OK, so arrests have been made but some questions remain unanswered if you ask me. According to a CNN version of an Associated Press story:
Two teenagers were arrested Saturday in the theft of a laptop and hard drive containing sensitive data on up to 26.5 million veterans and military personnel, authorities said..... The government-owned equipment was stolen May 3 during a burglary at the Maryland home of a Veterans Affairs employee. The laptop and hard drive were turned into the FBI on June 28 by an unidentified person in response to a $50,000 reward offer.....Authorities said the suspects did not specifically target the VA employee's home in Aspen Hill, Maryland, and did not realize the hard drive contained veterans' information until the case was publicized.
"While this arrest is good news, we were lucky that the data belonging to veterans was not accessed and misused," Steve Buyer, chairman of the House Veterans Affairs Committee, said in a statement...."The vulnerability is real and with the help of Congress, VA must move forward with information security reform," said Buyer, R-Indiana....Congress is investigating the steps leading up to and after the theft.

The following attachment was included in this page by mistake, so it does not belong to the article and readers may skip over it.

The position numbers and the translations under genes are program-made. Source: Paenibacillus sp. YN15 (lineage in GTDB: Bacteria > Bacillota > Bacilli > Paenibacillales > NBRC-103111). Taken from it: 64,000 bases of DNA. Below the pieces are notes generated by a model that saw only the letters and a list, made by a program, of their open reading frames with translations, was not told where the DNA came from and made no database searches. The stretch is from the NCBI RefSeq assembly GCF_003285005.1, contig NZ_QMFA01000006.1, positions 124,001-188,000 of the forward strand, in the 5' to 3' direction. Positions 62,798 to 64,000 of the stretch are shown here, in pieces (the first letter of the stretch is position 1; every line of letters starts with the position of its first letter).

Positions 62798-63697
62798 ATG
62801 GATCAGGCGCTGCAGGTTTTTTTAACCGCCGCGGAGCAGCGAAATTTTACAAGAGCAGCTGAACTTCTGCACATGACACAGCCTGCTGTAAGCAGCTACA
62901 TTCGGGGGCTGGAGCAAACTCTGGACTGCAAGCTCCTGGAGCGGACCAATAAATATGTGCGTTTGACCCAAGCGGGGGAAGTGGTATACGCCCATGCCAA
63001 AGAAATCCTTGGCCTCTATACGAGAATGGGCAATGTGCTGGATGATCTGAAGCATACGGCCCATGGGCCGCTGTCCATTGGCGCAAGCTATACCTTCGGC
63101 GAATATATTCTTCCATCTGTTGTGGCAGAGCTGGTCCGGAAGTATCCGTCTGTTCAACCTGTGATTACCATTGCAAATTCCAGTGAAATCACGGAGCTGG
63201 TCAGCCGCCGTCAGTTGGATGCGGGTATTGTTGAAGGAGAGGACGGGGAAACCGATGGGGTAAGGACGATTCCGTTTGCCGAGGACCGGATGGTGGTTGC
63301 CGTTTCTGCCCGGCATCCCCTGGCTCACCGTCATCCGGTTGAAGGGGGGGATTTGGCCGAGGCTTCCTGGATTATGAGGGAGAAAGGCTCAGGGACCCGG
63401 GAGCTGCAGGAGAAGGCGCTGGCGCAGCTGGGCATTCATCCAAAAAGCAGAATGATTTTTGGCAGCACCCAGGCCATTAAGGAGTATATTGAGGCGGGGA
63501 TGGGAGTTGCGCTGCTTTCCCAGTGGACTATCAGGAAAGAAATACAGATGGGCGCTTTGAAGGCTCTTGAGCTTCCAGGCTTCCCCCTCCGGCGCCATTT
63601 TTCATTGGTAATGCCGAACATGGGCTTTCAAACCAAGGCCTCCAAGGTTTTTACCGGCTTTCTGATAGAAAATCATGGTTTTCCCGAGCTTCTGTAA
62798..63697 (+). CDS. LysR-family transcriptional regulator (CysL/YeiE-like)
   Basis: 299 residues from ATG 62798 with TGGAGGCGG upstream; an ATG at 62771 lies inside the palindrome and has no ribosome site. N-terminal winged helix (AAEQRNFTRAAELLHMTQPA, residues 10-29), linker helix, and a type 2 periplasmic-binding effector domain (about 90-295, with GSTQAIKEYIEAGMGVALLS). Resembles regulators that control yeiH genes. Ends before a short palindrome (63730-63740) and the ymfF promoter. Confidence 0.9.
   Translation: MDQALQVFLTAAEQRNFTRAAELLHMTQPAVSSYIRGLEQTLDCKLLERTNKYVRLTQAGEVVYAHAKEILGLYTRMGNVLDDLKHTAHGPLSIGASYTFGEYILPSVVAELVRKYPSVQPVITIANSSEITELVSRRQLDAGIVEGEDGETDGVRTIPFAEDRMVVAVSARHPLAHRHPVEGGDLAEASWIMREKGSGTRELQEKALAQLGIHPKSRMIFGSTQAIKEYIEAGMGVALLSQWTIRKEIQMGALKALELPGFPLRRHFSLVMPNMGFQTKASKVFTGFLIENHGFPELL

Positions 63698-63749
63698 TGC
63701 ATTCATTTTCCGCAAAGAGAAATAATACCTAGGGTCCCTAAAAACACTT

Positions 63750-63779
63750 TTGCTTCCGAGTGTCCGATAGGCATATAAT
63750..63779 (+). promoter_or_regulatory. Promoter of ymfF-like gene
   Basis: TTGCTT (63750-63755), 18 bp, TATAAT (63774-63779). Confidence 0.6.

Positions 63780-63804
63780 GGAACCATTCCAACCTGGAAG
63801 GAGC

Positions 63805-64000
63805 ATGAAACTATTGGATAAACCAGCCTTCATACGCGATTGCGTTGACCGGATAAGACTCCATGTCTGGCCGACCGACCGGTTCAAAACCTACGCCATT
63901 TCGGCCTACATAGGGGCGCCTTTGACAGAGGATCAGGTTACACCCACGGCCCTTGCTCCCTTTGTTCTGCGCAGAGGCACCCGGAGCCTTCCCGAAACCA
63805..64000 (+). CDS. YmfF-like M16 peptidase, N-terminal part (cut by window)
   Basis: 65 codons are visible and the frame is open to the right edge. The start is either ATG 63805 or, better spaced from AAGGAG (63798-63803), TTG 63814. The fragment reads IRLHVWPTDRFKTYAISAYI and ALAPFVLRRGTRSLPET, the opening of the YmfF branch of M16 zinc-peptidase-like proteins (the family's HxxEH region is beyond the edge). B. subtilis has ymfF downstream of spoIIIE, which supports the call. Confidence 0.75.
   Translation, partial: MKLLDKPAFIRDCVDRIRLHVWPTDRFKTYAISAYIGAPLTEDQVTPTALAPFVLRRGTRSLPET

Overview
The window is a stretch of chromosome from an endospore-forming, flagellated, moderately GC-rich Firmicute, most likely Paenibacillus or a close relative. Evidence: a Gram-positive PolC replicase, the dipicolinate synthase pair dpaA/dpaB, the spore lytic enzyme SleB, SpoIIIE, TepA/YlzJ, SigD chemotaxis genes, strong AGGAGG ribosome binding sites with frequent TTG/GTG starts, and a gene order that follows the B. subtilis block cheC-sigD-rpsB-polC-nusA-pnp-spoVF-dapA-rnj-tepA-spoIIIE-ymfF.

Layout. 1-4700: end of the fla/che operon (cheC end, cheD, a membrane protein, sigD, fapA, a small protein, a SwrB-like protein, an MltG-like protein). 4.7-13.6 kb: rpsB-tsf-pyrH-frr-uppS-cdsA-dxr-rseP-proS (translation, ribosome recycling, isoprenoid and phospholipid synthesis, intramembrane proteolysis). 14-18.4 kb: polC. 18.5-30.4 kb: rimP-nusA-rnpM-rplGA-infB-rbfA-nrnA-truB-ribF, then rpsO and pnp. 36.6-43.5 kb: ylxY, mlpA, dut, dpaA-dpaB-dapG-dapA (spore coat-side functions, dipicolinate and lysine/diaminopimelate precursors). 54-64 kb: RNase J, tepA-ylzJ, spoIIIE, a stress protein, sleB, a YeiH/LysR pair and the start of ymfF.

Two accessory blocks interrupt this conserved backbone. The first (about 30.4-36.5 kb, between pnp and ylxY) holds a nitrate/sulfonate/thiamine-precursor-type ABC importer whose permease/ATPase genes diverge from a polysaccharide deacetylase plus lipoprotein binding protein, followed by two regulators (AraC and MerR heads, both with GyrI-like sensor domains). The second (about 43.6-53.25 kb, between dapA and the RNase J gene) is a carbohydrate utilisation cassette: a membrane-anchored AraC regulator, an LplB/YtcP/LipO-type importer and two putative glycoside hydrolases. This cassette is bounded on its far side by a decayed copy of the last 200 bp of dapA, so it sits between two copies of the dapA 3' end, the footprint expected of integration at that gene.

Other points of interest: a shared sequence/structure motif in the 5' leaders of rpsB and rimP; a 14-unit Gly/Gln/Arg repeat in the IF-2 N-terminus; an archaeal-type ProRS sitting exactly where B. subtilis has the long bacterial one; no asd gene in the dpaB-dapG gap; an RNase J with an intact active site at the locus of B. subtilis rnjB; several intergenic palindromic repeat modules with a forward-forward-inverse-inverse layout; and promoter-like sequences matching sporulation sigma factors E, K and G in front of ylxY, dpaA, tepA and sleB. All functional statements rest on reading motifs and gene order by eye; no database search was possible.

To me, it's a bit of a placebo that Congress is looking into things. Given how lawmakers have traditionally handled IT matters (Net Neutrality, SPAM, laws regarding disclosure when there's a data compromise, etc.), I don' t have very high expectations of any Congressional outcome. If anything, the result may very well be a law that's either watered down or simply unrealistic to put into place. But, at the very least, a great question is raised -- one that every CIO and IT manager should be asking of their staffs. What was it about whatever applications were being applied to the data that required or allowed so much sensitive data to be stored on a personal computer?